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Thursday, September 25, 2014

Review: The Love-Artist by Jane Alison

Title: The Love-Artist
Author: Jane Alison
Format: Hardcover
Publisher: Farrar Straus Giroux
Publish Date: April 1, 2001
Source: Owned






What's the Story?:

From Goodreads.com: "Why was Ovid, the most popular author of his day, banished to the edges of the Roman Empire? Why do only two lines survive of his play Medea, reputedly his most passionate work and perhaps his most Accomplished? Between the known details of the poet's life and these enigmas, Jane Alison has Interpolated a haunting drama of passion and psychological manipulation. 

On holiday at the Black Sea, on the fringes of the Empire, Ovid encounters an almost otherworldly woman who seems to embody the fictitious creations of his soon-to-be-published Metamorphoses. Part healer, part witch, she seems myth come to life. Enchanted and obsessed -- and, for the first time in a long while, flush with inspiration -- Ovid takes her back with him to Rome. But the inexorable pull of ambition leads him to make a Faustian bargain with fate that will betray his newfound muse. As the two of them become entangled in its snares, the reader is drawn deep into an ingeniously enacted meditation on love, art, and the desire for immortality."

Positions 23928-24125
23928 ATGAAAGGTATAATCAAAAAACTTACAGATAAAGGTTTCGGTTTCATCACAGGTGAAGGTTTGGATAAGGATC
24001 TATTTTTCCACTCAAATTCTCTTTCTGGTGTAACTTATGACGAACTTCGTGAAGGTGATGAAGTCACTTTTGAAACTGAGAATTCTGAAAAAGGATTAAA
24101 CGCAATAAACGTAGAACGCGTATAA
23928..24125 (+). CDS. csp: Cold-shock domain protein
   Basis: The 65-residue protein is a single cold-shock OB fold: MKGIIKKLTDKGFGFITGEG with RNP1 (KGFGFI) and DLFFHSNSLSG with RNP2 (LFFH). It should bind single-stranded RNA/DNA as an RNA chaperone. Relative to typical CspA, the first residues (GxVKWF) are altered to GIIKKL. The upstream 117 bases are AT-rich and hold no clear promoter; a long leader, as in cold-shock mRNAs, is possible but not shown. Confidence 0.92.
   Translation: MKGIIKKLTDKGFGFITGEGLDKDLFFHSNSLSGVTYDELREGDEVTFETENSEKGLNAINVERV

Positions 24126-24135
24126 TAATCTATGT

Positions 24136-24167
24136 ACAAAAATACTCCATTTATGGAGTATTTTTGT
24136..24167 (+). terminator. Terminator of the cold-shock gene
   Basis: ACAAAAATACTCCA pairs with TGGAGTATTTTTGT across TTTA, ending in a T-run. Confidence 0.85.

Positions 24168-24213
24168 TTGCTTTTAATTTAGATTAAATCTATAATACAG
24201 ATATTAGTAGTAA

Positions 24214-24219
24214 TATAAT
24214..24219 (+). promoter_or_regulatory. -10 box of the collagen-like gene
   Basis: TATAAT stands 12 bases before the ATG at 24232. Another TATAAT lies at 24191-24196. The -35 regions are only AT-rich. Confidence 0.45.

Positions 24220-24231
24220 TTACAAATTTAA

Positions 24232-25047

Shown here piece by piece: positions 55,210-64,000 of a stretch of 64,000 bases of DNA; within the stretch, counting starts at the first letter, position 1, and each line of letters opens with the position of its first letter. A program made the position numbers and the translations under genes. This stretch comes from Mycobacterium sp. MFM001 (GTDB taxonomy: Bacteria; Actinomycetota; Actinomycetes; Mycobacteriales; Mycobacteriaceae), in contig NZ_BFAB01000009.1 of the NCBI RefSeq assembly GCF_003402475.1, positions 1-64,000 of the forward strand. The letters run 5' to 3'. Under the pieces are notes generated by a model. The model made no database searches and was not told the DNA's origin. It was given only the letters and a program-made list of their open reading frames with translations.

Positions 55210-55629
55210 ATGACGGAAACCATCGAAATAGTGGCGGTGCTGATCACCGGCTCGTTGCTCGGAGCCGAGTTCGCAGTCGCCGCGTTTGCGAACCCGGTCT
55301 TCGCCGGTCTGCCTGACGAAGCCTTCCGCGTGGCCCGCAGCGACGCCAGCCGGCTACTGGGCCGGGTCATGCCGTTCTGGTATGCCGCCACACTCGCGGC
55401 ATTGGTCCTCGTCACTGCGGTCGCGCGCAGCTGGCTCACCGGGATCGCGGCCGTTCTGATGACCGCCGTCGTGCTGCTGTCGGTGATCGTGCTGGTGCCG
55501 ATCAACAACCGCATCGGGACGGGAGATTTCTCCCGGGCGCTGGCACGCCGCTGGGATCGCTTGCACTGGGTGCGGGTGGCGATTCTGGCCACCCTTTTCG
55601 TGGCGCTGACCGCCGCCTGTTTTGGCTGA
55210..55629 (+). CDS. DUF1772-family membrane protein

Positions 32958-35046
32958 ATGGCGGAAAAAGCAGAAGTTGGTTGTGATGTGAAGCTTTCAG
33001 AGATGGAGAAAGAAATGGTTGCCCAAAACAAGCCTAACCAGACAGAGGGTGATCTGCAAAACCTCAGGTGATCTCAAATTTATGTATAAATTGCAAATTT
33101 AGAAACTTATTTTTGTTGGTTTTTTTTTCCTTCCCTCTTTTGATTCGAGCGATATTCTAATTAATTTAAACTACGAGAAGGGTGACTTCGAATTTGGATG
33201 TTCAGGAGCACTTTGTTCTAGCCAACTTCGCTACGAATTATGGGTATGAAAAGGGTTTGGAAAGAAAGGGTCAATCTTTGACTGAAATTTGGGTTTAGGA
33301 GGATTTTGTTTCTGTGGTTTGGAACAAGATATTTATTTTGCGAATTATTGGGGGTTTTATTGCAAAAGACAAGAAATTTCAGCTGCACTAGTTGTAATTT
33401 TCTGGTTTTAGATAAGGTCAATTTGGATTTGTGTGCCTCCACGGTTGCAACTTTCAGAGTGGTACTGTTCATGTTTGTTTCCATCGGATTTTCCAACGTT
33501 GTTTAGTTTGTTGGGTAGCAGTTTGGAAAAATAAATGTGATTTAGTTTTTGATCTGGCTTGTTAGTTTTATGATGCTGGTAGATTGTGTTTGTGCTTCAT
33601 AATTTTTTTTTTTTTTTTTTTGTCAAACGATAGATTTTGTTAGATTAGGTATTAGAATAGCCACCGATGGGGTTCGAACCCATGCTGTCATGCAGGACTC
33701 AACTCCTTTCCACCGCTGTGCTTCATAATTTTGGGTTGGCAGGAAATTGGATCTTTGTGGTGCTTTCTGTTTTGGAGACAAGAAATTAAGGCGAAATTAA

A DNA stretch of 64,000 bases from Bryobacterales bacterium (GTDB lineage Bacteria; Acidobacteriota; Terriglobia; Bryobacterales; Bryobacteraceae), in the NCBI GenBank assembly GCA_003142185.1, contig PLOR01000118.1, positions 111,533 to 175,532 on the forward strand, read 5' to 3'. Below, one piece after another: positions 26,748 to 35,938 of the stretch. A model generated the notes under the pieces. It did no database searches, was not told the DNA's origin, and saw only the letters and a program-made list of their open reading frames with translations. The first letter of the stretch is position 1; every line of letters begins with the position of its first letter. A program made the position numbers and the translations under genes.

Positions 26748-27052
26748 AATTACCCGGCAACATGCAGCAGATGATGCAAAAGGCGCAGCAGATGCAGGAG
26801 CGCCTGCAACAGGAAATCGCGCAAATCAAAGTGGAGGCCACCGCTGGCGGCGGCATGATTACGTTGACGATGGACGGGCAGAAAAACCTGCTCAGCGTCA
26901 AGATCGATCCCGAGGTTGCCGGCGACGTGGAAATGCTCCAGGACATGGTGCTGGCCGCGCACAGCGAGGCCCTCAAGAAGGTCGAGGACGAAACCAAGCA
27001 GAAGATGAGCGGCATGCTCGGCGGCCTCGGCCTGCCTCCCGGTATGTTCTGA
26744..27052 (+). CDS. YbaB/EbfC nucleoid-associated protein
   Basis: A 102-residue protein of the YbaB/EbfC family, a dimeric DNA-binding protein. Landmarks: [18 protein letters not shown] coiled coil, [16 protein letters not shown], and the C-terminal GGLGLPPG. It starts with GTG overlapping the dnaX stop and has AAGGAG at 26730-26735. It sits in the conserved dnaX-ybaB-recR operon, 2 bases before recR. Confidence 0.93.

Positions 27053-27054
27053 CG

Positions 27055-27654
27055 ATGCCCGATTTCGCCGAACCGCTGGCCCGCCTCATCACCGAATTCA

My Two Cents:

"The Love Artist" is the story of the famous poet, Ovid, and his exile from Rome. Not much is known about why exactly he was exiled. Not much is known about what his life was like when he was exiled. The author is able to take what we do know and create a fascinating story about what may have happened to Ovid during that time period.

The book is definitely a quiet one and takes a little while to truly hit its stride. It eventually gets there but it just takes a little bit. It slowly unfolds as we find out about Ovid's exile and the woman that he meets there that will change the course of his life, both personal and creative. He very quickly falls in love with a woman that may have become the muse for Ovid's Medea, of which only two lines survive today. This woman is mysterious. She may even have some magical qualities and she may actually be a witch. Ovid molds her character into the perfect character for his work.

I liked the settings in this book most of all. I still have not read all that much historical fiction set in ancient times and I really find myself appreciating books that have a lot of detail about the setting. I love armchair traveling and definitely appreciated exploring somewhere new.

Overall, this was an interesting look at Ovid's life.  


 

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